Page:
With the remains of around 200 people recovered so far, there are several hundred more unaccounted for. Nthenge and 26 of his inner circle are in police custody.
‘Deadly devotion: Kenya cultists starve to death in pursuit of Jesus’ encounter’. Insight Post. 17 Apr 2023. Retrieved from https://insightpostug.com/deadly-devotion-kenya-cultists-starve-to-death-in-pursuit-of-jesus-encounter/, 18 May 2023.
‘Good News International Ministries’. 2014. Retrieved from http://goodnewsintlministries.blogspot.com/, 18 May 2023.
Higgins, Andrew. 2023. ‘He told followers to starve to meet Jesus. Why did so many do it?’ New York Times. 14 May 2023, updated 18 May 2023. Retrieved from https://www.nytimes.com/2023/05/14/world/africa/kenya-christian-cult-deaths.html, 18 May 2023.
Mandy. 2023. ‘Malindi cult: 21 dead, 100 feared buried; pastor ordered congregation to starve’. MandyNews.com. 23 Apr 2023. Retrieved from https://mandynews.com/malindi-cult-kenya-paul-nthenge-mackenzie/, 18 May 2023.
Miriri, Duncan. 2023. ‘Inside a Kenyan starvation cult and its tragic end in a forest of death’. Reuters. 4 May 2023. Retrieved from https://www.reuters.com/world/africa/inside-kenyan-starvation-cult-its-tragic-end-forest-death-2023-05-04/, 20 May 2023.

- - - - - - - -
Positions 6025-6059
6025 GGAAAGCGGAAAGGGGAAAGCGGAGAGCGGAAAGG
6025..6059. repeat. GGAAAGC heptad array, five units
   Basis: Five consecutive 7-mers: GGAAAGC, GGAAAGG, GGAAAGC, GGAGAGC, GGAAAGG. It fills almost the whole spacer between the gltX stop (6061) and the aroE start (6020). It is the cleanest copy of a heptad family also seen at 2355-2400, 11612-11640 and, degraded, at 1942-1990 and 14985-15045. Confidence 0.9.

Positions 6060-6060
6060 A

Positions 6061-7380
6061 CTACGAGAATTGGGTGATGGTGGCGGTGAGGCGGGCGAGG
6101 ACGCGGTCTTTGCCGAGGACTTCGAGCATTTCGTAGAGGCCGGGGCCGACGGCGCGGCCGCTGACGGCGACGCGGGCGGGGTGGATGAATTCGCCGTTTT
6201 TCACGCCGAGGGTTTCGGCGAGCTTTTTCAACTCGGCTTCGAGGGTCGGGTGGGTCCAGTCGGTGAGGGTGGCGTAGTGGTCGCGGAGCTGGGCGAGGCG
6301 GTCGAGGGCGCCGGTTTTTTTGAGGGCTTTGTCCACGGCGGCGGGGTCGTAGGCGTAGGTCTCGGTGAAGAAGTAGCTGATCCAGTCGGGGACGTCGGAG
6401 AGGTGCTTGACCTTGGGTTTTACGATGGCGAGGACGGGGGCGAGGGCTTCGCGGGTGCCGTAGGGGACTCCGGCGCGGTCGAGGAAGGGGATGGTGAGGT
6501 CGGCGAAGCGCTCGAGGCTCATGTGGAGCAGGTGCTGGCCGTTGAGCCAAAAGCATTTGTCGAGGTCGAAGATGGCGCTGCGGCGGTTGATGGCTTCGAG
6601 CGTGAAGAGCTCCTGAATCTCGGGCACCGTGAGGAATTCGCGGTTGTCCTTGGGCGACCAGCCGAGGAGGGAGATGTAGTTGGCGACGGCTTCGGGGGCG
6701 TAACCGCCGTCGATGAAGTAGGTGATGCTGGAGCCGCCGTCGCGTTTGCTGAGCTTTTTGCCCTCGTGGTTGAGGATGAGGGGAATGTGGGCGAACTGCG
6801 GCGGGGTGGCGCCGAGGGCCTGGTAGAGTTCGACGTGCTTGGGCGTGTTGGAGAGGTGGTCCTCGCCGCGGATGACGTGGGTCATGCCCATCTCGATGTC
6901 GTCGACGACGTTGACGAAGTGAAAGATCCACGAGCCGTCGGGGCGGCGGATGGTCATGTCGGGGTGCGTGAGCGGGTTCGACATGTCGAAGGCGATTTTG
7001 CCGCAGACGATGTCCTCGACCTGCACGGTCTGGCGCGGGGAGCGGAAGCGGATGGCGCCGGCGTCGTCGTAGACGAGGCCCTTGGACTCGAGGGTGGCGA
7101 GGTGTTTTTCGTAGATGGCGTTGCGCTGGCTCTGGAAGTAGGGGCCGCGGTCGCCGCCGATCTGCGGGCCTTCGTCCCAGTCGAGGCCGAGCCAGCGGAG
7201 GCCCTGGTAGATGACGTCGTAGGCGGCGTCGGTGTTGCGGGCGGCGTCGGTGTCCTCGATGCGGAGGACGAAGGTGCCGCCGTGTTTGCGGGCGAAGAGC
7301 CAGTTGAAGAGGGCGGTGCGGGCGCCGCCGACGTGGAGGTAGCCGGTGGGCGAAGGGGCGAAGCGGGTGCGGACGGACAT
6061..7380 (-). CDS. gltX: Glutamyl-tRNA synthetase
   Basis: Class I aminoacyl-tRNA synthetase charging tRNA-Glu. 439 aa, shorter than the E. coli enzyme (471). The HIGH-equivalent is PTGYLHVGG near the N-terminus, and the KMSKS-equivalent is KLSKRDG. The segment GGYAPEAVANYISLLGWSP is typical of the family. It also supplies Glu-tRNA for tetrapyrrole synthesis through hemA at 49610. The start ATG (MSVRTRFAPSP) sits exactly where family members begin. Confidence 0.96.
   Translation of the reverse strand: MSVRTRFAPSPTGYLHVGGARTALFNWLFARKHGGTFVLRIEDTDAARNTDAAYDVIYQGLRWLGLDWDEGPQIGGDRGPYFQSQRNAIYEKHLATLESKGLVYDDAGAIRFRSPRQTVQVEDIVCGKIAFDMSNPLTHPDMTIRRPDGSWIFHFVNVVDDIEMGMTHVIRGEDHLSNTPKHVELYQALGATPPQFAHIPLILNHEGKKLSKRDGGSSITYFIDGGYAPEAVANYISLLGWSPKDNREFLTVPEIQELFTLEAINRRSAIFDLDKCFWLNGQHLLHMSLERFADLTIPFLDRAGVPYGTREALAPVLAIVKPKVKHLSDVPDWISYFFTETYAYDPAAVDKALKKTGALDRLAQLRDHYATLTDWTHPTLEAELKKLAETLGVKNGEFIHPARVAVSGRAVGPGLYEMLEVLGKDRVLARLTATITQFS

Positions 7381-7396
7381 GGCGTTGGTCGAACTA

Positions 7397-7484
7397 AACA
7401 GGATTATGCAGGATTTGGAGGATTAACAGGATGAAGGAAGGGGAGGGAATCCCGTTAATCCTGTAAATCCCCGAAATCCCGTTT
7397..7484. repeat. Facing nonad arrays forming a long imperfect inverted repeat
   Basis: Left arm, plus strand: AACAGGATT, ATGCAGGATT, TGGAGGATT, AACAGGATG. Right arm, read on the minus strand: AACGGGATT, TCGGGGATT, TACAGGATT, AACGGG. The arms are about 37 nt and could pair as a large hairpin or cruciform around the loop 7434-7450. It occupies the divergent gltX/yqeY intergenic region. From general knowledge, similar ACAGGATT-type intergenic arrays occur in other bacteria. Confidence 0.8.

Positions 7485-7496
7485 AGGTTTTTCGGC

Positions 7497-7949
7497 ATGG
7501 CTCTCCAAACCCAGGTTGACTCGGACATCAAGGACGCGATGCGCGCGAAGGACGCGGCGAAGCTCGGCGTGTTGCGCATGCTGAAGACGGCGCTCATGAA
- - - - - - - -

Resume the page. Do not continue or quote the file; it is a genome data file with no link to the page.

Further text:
Musambi, Evelyne. 2023. ‘Kenya cult death toll hits 200, with more than 600 reported missing’. AP News. 13 May 2023. Retrieved from https://apnews.com/article/kenya-cult-deaths-paul-mackenzie-starvation-23109a5c47e8ab9a4d7b5d528f52d579, 20 May 2023.
Plett-Usher, Barbara. 2023. ‘Pastor Mackenzie’s Kenyan cult: The mother who fled Shakahola forest to save her children’. BBC. 19 May 2023. Retrieved from https://www.bbc.co.uk/news/world-65635784, 20 May 2023.
‘Press Statement – Pastor Paul Mackenzie’. 2023. Judiciary of the Republic of Kenya official website. 27 Apr 2023. Retrieved from https://www.judiciary.go.ke/statements/, 18 May 2023.